Luke Broadwater for the NYT reviews THE STEAL: The Attempt to Overturn the 2020 Election and the People Who Stopped It By Mark Bowden and Matthew Teague.
The unheralded and mostly unknown Republicans active in local politics who refused to go along with Trump’s lies — and played a key role in preserving American democracy — are the main subject of “The Steal,” by the journalists Mark Bowden and Matthew Teague. At 230 pages of text, their book is a lean, fast-paced and important account of the chaotic final weeks of the Trump administration.
Several major works have already been published about those last days, including “Peril,” from Bob Woodward and Robert Costa, and “I Alone Can Fix It,” by Carol Leonnig and Philip Rucker. (Those books by Washington Post journalists have served as source material for the House committee investigating the Jan. 6 attack on the Capitol.) In fact, the opening scene of “The Steal,” depicting Trump’s internal mind-set, is sourced to “Frankly, We Did Win This Election,” by Michael C. Bender of The Wall Street Journal.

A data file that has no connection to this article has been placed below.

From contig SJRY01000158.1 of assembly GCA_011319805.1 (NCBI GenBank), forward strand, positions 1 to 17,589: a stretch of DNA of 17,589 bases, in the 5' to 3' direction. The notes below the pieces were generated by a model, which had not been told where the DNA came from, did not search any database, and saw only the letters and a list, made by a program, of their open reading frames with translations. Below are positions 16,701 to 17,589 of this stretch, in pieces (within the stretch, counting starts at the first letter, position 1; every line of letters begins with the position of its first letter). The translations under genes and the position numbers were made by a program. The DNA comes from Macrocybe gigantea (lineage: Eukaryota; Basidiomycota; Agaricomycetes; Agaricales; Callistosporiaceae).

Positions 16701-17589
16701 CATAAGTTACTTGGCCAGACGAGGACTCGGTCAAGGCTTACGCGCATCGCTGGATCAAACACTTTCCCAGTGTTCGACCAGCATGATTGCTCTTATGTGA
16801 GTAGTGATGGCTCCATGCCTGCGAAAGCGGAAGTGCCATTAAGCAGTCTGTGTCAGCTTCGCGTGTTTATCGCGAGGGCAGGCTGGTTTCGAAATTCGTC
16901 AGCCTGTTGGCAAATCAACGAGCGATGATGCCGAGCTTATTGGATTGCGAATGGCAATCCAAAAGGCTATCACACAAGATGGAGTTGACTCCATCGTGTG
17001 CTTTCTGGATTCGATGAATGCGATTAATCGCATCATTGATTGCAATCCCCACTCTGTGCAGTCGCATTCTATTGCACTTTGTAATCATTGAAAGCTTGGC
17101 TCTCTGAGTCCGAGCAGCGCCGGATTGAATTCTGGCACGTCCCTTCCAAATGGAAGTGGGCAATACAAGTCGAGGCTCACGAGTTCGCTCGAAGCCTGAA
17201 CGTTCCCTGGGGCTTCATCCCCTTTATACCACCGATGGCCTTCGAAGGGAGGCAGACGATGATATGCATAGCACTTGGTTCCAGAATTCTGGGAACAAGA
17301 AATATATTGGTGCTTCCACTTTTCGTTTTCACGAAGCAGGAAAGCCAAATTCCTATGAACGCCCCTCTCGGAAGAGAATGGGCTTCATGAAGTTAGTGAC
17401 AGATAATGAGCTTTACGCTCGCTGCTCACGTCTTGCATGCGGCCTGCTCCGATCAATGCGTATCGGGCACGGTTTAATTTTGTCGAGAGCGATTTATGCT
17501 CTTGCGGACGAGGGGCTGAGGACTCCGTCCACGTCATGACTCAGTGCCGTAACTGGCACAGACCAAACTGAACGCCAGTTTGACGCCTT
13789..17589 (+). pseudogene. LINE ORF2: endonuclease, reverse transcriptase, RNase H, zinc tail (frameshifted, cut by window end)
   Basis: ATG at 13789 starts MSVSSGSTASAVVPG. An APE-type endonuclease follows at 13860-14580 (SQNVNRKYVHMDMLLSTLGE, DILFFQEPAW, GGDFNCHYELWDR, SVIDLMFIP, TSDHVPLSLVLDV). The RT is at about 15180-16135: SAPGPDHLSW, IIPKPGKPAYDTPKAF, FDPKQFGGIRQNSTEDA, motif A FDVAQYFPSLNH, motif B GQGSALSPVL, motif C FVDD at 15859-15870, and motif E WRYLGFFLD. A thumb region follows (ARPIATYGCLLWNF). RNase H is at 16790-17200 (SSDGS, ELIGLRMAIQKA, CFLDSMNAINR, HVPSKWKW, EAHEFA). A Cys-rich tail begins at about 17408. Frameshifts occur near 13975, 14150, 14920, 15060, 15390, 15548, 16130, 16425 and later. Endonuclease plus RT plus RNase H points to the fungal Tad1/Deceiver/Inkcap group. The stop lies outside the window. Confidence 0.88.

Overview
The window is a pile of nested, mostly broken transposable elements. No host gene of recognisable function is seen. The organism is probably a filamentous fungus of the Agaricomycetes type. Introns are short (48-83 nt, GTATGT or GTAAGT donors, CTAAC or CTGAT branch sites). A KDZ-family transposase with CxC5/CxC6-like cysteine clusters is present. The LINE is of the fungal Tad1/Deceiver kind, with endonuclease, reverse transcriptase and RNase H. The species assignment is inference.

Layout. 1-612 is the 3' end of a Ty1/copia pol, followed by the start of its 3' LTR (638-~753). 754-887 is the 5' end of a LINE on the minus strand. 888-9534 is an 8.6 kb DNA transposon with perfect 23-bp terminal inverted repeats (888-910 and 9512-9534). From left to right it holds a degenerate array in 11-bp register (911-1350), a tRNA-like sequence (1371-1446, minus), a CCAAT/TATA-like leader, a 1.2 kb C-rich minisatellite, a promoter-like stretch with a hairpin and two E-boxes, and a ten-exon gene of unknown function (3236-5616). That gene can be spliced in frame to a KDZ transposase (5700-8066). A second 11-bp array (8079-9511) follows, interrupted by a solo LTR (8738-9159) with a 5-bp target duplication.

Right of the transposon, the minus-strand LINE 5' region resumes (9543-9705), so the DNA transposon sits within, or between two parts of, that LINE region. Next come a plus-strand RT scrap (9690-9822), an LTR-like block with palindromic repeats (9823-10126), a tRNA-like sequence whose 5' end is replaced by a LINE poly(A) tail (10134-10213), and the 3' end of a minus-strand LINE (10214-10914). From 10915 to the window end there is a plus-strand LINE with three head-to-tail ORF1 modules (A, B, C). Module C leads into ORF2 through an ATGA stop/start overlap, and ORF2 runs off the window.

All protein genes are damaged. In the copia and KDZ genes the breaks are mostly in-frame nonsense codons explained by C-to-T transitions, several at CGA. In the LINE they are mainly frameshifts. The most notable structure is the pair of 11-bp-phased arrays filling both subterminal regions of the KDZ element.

But what “The Steal” offers is a view of the election through the eyes of state- and county-level officials. We see Biancaniello confronting her fellow Republicans, who were raising hell at a vote-counting center (“Do you understand that you can suspect something, but it means nothing if you don’t have evidence,” she tells one); and Bishop, whom the authors call in one sense maybe “the most authentic Republican in America,” explaining to a fellow Republican: “Dude, I voted for the same guy you did. I’m just telling you it wasn’t stolen; these ballots weren’t illegally cast.”
In Maricopa County, Hickman listened to claims of fraud, but concluded that the count was accurate, and then refused to take Trump’s telephone calls. “What did the president expect of him?” Bowden and Teague write. “Nothing honorable.”